First of all, Murdock has provided an excellent write-up of the battle with some marvelous photos on his blog.
So I won't attempt to duplicate his account. My task was a different one.
As the person who wrote the rules ("Tricorne Wars"), I was looking to see how well things worked.
And, in some ways, the rules worked very well. I continue to love the "fog of war" that my "command and control" mechanisms cause.
Anyone can be a decent general when everything goes as planned . . . but what about when orders are sometimes misinterpreted? What happens when messengers are intercepted? What do you do when the orders just don't seem to be acted upon?
What I did not love was the "town fighting". I need to re-examine it . . . and I do apologize here to Pete for not having looked at this before . . . although this is actually the first time we've had small arms fire inside a town.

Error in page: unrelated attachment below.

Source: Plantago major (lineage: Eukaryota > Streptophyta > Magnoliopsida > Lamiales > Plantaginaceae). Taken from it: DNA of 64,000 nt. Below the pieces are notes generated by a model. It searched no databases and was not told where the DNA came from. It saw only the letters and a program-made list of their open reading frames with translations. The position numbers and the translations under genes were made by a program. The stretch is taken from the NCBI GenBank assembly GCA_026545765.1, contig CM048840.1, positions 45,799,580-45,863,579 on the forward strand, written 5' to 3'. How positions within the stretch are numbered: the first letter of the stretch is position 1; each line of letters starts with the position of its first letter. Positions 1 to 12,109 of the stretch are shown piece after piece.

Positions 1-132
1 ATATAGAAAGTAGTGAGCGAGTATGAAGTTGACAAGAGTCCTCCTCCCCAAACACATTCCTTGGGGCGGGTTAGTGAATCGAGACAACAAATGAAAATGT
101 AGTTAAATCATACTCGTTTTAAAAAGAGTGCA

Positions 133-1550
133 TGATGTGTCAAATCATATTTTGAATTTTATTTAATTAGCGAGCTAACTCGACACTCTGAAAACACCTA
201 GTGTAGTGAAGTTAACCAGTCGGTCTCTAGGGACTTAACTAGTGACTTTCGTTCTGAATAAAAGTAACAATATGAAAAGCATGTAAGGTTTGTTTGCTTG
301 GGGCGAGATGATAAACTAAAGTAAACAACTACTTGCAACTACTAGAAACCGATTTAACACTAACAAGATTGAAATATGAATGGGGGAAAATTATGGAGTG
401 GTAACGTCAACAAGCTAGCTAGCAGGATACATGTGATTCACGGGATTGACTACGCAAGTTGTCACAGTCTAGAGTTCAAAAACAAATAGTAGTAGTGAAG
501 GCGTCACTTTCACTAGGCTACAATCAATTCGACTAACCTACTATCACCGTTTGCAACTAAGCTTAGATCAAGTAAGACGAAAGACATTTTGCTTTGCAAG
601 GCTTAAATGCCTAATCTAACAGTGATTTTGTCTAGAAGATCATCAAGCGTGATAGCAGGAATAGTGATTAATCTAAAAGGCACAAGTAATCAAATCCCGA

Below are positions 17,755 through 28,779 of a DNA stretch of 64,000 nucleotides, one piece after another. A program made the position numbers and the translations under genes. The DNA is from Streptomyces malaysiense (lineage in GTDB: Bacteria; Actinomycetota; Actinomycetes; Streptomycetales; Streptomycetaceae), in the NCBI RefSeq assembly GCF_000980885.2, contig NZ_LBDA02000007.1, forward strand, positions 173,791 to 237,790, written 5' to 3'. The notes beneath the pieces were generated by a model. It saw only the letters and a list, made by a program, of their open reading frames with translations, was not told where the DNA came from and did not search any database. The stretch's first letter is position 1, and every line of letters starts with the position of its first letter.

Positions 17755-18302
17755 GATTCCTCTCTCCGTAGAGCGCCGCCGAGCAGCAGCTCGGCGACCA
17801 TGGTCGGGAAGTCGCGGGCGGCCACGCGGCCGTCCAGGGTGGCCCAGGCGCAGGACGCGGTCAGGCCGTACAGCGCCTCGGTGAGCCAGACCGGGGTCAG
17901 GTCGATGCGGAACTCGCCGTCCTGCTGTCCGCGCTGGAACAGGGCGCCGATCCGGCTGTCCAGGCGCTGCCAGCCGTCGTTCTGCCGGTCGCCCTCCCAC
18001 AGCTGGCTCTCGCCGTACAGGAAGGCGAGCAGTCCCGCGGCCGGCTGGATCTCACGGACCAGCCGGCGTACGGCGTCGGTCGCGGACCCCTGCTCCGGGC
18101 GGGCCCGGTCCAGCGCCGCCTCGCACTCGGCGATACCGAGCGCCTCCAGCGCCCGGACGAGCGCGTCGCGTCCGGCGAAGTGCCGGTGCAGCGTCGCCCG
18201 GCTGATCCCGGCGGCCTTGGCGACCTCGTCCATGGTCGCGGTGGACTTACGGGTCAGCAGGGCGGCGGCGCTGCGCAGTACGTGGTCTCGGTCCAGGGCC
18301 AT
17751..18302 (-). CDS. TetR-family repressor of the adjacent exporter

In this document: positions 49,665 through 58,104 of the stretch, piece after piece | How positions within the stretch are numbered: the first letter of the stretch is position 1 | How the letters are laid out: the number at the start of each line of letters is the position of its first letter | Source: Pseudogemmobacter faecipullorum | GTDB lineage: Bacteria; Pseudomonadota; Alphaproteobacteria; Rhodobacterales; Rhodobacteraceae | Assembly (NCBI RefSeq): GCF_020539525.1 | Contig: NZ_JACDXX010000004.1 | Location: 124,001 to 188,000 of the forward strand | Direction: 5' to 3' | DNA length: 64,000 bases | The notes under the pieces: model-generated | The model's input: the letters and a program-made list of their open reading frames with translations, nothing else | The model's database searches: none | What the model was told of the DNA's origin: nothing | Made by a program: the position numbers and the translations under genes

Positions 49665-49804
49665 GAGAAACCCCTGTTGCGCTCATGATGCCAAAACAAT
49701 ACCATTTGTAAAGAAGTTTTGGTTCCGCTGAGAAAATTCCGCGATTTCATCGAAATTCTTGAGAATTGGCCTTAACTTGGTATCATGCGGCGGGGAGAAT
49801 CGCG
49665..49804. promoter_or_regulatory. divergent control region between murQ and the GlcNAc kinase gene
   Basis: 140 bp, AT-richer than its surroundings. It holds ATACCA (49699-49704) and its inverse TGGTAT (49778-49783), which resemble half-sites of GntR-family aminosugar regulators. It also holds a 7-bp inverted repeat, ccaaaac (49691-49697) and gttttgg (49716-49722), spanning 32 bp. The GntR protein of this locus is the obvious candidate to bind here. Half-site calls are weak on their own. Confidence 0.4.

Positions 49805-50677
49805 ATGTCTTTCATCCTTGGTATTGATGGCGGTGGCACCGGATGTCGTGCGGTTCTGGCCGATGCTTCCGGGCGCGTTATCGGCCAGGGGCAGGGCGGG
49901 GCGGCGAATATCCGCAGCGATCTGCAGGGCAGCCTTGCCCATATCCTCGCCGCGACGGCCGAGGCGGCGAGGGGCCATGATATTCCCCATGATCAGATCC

Anyway, it is something that I need to address for version .20 (which I'm currently working on).
Another issue that was raised by Stokes was where I got the buildings. Well, Stokes, they are ceramic "Christmas Village" type buildings that I picked up for a couple of bucks each during Holiday sales.
Sure, they had roofs covered with patches of fake snow. But by repainting the roofs different colors (thus covering up the snow) and also repainting the garish Christmas garlands, they look quite normal.
If you look closely, you will see that there are actually three pairs of buildings (i.e., pairs that are exactly alike -- except for the new roof colors). By repainting the roofs and turning them to different angles, you don't notice that they're the same unless you know it.